Will We Have High-Speed Internet in Every Classroom by 2015?


Classroom.jpgWASHINGTON -- "Almost if not every school in this country will have broadband" by 2015, said Jim Shelton, Deputy Assistant Secretary for Innovation and Improvement at the U.S. Department of Education, at Slate's "Design a Better Classroom" event last night, where he sat on a panel with several distinguished education experts. "The contracts are signed, the money is spent."

Shelton mentioned that bit of old news, first unveiled back in March as part of the Federal Communications Commission's (FCC) National Broadband Plan, as a way to frame break-out sessions designed to encourage participants to share their ideas for redesigning the American classroom. "As we move forward, you have to imagine a different infrastructure," he said. But judging by the reaction in the room, which was filled with more than 100 educators, students and policymakers -- the sort of people you would expect to know this stuff -- and my conversations with attendees during and after the event, the original announcement went largely unnoticed -- or was dismissed as just another pipe dream.

Part of Slate's Hive series, the "Design a Better Classroom" event operated under the assumption that a large, smart and engaged readership knows more than the handful of editors and writers it takes to produce a website, however well regarded that site might be. Some of the ideas proposed were interesting and innovative -- project centers in every classroom, human-centered school design, international videoconferencing -- but most focused around innovation that wouldn't be possible without the National Broadband Plan's goal of bringing 1 Gbit/s Internet service into every library, school and hospital by 2020. (Shelton's five-year projection could prove impossibly ambitious.)

Required by the American Recovery and Reinvestment Act, the FCC began work on the Plan back in April 2009 with a series of workshops and public hearings. Thousands of suggestions were made and then boiled down into the Plan as it was presented to Congress. In addition to making 1 Gbit/s broadband available to schools, the Plan calls for connecting all emergency service workers to high-speed service and affordable 100 Mbit/s service for all residences in the country.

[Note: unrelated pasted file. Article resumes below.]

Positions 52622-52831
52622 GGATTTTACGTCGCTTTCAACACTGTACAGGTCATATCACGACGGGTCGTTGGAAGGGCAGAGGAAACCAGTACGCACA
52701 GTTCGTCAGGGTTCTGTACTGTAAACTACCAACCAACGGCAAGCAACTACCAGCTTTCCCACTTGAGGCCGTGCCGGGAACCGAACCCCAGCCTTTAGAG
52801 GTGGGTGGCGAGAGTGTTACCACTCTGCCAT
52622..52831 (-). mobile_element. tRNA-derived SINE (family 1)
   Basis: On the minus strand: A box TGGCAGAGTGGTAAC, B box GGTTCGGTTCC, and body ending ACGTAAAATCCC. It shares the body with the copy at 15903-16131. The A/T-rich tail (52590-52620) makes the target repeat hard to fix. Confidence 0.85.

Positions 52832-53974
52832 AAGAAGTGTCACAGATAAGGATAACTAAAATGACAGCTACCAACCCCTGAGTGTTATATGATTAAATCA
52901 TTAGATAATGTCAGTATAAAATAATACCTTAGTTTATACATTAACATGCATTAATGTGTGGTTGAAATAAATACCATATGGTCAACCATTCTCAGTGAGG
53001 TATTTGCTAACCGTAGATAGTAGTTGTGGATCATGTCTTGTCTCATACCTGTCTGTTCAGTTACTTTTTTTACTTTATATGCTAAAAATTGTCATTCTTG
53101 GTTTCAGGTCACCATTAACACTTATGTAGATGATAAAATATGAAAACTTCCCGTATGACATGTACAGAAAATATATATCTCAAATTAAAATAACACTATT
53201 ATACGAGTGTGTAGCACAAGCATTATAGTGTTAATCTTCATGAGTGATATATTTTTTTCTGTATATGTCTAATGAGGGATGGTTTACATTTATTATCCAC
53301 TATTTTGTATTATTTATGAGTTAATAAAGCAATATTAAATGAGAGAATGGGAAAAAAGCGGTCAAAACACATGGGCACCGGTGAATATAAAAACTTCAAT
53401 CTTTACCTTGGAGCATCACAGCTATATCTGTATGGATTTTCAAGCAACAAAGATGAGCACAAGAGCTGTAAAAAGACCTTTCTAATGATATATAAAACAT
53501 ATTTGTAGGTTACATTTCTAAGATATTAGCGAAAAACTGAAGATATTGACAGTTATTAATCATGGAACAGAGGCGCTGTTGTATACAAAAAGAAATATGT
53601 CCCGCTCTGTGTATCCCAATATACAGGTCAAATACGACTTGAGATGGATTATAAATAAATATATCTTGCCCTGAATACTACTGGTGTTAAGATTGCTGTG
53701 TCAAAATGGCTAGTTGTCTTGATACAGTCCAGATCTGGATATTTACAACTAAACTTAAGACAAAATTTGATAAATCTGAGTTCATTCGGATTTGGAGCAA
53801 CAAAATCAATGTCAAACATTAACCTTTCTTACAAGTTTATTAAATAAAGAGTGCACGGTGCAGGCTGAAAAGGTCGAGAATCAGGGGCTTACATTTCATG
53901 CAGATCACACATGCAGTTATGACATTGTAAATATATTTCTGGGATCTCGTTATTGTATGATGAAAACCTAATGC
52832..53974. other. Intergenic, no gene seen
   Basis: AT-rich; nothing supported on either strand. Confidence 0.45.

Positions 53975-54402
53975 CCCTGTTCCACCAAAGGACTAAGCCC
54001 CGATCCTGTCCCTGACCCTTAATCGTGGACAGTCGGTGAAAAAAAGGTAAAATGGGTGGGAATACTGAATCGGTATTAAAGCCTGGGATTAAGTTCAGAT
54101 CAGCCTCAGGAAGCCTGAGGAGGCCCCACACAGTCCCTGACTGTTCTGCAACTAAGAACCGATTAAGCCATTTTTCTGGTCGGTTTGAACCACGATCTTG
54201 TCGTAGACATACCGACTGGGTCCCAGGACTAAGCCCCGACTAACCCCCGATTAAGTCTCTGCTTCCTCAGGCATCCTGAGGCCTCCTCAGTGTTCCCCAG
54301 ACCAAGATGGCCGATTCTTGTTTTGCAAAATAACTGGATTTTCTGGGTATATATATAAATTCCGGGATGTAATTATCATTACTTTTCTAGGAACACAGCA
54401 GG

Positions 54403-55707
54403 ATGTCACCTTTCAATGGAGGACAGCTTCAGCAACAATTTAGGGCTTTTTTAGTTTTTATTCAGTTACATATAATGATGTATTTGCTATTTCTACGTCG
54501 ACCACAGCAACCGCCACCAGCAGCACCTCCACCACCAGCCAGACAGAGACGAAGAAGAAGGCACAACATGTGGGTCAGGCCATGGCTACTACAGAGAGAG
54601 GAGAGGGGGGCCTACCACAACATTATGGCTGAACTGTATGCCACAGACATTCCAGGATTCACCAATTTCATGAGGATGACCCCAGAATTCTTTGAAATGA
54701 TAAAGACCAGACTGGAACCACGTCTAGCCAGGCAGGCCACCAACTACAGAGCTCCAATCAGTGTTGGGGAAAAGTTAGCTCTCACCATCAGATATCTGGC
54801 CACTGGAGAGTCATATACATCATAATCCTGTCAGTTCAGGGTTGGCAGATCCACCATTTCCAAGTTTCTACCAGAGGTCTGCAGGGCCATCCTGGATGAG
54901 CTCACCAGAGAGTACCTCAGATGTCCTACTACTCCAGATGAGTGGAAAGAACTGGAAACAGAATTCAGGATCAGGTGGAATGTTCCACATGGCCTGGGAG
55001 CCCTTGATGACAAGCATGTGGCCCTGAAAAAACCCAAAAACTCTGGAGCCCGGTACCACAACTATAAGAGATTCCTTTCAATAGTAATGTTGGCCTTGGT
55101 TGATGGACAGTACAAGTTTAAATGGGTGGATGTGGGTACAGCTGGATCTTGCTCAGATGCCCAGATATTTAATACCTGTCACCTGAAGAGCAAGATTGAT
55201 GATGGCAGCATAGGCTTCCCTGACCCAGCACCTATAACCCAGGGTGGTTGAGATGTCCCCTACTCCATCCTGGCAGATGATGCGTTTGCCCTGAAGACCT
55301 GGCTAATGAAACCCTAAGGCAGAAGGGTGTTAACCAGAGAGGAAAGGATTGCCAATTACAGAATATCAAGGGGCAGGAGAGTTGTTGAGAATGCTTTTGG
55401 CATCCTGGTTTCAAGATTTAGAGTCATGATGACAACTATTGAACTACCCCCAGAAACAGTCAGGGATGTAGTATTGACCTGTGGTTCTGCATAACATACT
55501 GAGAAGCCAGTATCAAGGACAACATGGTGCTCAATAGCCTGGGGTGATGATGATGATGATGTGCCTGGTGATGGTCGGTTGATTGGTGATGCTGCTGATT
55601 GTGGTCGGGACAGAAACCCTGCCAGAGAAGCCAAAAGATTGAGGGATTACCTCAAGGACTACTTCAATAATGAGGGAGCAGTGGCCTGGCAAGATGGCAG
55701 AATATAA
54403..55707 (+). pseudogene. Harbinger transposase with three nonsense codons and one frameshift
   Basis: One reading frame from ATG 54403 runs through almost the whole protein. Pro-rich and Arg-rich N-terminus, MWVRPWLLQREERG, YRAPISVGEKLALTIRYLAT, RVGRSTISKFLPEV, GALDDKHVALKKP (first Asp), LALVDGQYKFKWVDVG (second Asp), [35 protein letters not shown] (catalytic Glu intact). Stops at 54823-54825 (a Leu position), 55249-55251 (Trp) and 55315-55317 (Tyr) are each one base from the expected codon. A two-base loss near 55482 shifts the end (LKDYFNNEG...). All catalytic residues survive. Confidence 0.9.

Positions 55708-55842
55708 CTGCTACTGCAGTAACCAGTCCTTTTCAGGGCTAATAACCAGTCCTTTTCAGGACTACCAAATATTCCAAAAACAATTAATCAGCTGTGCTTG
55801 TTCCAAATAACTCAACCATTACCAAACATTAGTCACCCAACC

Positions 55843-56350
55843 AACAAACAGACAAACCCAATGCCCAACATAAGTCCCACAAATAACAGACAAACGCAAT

But will all of this actually happen as Shelton suggested? Last week, CNET caught up with Blair Levin, the former executive director of the National Broadband Plan who was responsible for creating the final document. Now a fellow at the Aspen Institute, Levin sees the Plan not as a mandate, but as more of a blueprint, a guide.

Jump to comments
Presented by

Nicholas Jackson is a former associate editor at The Atlantic.

Get Today's Top Stories in Your Inbox (preview)

What Is the Greatest Story Ever Told?

A panel of storytellers share their favorite tales, from the Bible to Charlotte's Web.

Elsewhere on the web

Join the Discussion

After you comment, click Post. If you’re not already logged in you will be asked to log in or register. blog comments powered by Disqus


The Death of Film

You'll never hear the whirring sound of a projector again.


How to Hunt With Poison Darts

A Borneo hunter explains one of his tribe's oldest customs: the art of the blowpipe


A Delightful, Pixar-Inspired Cartoon

An action figure and his reluctant sidekick trek across a kitchen in search of treasure.


I Am an Undocumented Immigrant

"I look like a typical young American."


Why Did I Study Physics?

Using hand-drawn cartoons to explain an academic passion



More in Technology

Just In